When you look at paint preferences, one thing becomes clear: today's new car buyers are a pretty conservative bunch.
Despite the cultural differences separating auto shoppers in Asia, Africa, and the Americas, folks around the globe gravitate toward the same handful of hues: whites, grays, and blacks. But according to BASF Automotive Coatings, that may soon change.
BASF held its annual color show yesterday to announce the company's latest color forecasts. And included in that presentation was a prediction that automakers would be using "earthier" shades like copper, green, and deep purple by model-year 2016.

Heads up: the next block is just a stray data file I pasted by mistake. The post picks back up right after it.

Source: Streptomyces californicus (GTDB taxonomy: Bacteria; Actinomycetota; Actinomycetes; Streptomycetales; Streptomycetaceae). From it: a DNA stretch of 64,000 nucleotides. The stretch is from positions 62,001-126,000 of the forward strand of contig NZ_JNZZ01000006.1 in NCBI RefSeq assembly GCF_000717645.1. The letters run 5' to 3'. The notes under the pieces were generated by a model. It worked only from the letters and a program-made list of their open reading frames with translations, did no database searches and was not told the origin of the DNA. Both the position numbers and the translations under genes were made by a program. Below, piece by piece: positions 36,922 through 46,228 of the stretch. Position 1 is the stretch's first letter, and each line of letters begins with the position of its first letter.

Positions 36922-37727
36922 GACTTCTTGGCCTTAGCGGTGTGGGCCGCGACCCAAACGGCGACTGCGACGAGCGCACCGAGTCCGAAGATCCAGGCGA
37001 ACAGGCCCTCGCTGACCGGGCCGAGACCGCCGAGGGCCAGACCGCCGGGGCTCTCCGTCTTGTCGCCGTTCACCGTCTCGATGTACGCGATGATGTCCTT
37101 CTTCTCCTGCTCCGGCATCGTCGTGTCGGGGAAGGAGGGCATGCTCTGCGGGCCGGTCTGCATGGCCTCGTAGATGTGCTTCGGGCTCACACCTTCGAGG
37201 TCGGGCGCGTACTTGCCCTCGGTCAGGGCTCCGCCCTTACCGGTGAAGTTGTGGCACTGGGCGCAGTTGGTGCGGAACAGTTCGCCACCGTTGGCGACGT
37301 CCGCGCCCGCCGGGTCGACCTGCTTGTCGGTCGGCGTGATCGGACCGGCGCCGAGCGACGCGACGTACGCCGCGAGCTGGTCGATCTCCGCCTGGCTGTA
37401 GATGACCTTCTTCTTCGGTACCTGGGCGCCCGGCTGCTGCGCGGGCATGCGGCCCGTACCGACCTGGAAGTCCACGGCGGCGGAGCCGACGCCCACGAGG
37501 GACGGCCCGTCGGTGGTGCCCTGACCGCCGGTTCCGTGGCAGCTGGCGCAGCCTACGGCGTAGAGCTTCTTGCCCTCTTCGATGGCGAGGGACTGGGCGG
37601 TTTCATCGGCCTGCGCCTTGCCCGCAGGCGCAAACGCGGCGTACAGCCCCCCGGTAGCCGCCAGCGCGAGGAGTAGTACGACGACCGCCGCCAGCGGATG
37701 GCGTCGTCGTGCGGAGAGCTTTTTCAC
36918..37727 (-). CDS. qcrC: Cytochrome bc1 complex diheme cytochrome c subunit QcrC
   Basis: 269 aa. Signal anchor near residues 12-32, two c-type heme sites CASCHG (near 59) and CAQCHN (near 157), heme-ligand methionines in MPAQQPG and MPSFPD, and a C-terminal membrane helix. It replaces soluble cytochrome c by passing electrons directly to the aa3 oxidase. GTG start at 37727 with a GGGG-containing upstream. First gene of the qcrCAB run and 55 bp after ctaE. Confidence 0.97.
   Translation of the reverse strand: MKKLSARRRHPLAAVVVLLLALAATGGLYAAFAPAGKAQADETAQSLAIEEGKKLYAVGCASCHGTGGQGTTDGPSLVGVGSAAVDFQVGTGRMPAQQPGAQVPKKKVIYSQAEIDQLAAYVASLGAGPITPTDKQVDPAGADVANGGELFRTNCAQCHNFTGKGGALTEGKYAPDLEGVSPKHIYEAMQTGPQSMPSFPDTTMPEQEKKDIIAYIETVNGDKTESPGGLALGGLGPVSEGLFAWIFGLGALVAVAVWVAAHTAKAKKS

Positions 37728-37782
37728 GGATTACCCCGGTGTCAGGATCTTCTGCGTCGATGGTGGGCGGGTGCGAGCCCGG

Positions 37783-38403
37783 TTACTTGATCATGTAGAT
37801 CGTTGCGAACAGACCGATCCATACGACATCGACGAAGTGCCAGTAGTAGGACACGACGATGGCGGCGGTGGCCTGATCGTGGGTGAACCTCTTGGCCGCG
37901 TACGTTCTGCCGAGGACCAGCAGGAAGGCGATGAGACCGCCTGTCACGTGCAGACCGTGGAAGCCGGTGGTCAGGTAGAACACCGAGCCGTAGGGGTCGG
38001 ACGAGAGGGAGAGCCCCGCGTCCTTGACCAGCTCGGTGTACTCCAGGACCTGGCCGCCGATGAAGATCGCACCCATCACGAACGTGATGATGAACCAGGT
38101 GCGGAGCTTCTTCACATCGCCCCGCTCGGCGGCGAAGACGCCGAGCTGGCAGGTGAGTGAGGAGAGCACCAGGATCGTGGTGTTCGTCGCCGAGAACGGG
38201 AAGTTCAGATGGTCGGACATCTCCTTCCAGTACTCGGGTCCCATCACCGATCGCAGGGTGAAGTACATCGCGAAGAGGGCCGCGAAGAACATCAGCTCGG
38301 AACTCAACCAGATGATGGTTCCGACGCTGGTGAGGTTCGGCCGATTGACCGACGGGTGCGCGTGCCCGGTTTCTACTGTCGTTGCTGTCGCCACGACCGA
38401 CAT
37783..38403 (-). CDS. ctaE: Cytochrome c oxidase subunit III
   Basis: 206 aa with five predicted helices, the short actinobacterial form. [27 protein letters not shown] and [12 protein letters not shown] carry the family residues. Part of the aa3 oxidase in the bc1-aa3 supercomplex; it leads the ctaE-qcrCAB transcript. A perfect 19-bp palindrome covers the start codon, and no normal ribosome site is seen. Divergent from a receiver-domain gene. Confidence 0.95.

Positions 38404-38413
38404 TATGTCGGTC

In fact, reps insisted that today's love of grayscaled cars will eventually give way to a preference for blues and browns.
As strange as that may sound, we know that color preferences are cyclical. BASF's Paul Czornij pointed out that in the 1990s, about 15% of new cars came with green paint jobs, but today in the U.S., that figure hovers closer to 2%. So who knows? In a couple of years, we may think nothing about driving teal-toned or pomegranate-tinted rides.
Which is fine by us. But who's going to clean off all that bird poop?